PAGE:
When I worked for 4 years as a CNA in a med-surg unit and asked the manager about RN work after I graduated, she told me that the hospital never hired new grads and didn't have the resources to train them. At least I got a clear answer right away so I knew to start applying elsewhere.

In your case, the silence tells a story. Start looking for new grad jobs now. Apply many places; it might be a more competitive market out there than you realize.

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13 Followers; 4,056 Posts; 31,559 Profile Views

Does she know that you don't wish to apply for a job in that unit? If so then this is simply a very low-priority issue for her. In a perfect world it would still be medium/high priority r/t the idea of trying to keep talent in the system, but putting it into perspective alongside the innumerable other demands upon managers...just like with endless tasks that are assigned to staff nurses, at some point something gets pushed down the list of priorities. Sometimes the items that get pushed down are things we ourselves feel shouldn't be low priority but there is a limit to what we can do (and an even bigger limit to what we can do well.)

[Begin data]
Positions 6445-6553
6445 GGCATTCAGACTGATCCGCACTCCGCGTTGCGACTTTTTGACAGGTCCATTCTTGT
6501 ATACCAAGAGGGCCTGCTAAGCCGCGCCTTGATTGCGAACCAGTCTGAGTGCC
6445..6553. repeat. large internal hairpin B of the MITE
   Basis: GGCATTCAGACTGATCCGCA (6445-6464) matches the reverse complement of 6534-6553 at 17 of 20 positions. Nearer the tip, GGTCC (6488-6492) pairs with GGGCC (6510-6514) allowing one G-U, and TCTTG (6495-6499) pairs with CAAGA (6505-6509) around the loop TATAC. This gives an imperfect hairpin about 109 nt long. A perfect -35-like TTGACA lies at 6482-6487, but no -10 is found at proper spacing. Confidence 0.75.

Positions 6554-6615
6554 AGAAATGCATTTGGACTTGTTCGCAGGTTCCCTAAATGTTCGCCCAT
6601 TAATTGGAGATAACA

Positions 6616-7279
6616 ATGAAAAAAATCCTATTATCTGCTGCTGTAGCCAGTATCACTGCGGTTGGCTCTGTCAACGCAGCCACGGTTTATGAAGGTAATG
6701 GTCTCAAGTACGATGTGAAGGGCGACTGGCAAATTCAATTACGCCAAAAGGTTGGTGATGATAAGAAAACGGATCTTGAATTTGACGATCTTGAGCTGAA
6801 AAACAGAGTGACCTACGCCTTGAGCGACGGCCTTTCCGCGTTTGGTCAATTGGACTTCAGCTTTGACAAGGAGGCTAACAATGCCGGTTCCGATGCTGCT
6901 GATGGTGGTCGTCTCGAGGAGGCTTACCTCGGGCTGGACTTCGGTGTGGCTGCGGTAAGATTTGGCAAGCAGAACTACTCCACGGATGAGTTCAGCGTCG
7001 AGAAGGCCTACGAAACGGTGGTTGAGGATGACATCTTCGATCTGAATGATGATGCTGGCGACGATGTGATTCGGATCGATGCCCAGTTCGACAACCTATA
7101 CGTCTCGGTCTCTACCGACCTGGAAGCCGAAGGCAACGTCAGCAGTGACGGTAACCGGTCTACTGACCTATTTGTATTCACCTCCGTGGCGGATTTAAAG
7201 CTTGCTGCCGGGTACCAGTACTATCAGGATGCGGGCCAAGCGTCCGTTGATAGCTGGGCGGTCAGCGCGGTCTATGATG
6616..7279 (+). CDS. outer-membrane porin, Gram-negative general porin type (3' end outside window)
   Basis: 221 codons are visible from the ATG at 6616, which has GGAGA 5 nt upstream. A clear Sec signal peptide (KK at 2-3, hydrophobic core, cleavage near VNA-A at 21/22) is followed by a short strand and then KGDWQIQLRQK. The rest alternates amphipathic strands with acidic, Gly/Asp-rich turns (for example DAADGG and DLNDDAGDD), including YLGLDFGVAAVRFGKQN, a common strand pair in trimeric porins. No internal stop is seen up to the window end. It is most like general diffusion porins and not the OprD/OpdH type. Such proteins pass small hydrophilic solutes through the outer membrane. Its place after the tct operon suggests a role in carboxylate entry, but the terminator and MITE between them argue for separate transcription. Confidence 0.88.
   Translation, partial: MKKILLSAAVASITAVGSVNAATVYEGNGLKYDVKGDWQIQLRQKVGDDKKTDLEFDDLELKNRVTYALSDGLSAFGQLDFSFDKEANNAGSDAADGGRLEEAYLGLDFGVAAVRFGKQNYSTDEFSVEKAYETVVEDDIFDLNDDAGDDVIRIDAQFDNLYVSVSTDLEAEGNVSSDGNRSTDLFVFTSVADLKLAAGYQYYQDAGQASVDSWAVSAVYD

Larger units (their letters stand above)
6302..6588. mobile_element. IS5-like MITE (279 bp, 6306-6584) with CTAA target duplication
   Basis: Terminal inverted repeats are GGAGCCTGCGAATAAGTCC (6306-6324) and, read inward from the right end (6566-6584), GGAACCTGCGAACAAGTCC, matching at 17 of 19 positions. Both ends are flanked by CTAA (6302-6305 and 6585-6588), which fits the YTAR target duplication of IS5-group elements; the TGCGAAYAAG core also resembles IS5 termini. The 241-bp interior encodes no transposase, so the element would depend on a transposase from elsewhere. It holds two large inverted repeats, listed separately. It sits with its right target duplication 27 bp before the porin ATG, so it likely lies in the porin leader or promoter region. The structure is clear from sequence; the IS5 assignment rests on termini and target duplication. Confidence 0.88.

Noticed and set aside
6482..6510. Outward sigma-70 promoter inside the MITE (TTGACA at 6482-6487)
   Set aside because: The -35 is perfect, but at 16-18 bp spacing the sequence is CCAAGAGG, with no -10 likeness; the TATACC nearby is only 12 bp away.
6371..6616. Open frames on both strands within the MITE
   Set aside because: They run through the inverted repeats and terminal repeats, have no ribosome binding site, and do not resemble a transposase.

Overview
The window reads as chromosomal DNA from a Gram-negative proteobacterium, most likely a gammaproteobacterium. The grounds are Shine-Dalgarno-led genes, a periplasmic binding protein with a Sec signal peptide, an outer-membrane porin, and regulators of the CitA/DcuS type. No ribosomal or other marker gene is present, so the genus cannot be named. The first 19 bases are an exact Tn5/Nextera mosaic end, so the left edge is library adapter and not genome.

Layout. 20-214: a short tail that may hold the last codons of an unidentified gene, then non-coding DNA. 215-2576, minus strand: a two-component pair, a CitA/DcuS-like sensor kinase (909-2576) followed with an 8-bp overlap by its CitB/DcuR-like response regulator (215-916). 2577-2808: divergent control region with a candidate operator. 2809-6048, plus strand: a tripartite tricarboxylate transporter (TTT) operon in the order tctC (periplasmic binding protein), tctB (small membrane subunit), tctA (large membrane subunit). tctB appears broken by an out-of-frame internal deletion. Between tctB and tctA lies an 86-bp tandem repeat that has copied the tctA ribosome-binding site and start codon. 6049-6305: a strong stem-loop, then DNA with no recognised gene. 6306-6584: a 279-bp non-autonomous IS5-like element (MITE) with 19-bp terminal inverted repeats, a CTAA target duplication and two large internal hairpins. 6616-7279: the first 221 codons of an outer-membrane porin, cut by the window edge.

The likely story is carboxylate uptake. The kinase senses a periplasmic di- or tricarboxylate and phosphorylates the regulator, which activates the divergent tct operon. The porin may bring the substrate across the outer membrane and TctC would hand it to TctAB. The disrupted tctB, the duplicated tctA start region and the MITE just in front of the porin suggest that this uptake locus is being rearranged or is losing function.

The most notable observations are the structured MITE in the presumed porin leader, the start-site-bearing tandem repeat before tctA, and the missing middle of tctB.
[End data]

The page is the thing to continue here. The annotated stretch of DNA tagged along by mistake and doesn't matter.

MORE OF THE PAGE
Kind of harsh reality: It's also possible that they simply aren't concerned about you looking elsewhere, and for one of a dozen possible reasons are not motivated to try to keep you in the system.

Not a lot of explanation is needed at this point, you kind of have your answer. Start putting out apps pronto.

Best of  luck ~

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10 Followers; 3,590 Posts; 26,180 Profile Views

Right now our managers aren't dealing with our little stuff because they have their hands full with all of this Covid-19 stuff and the issues it's causing.

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808 Posts; 13,039 Profile Views

Thank you Wuzzie!

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5 Followers; 37,456 Posts; 100,671 Profile Views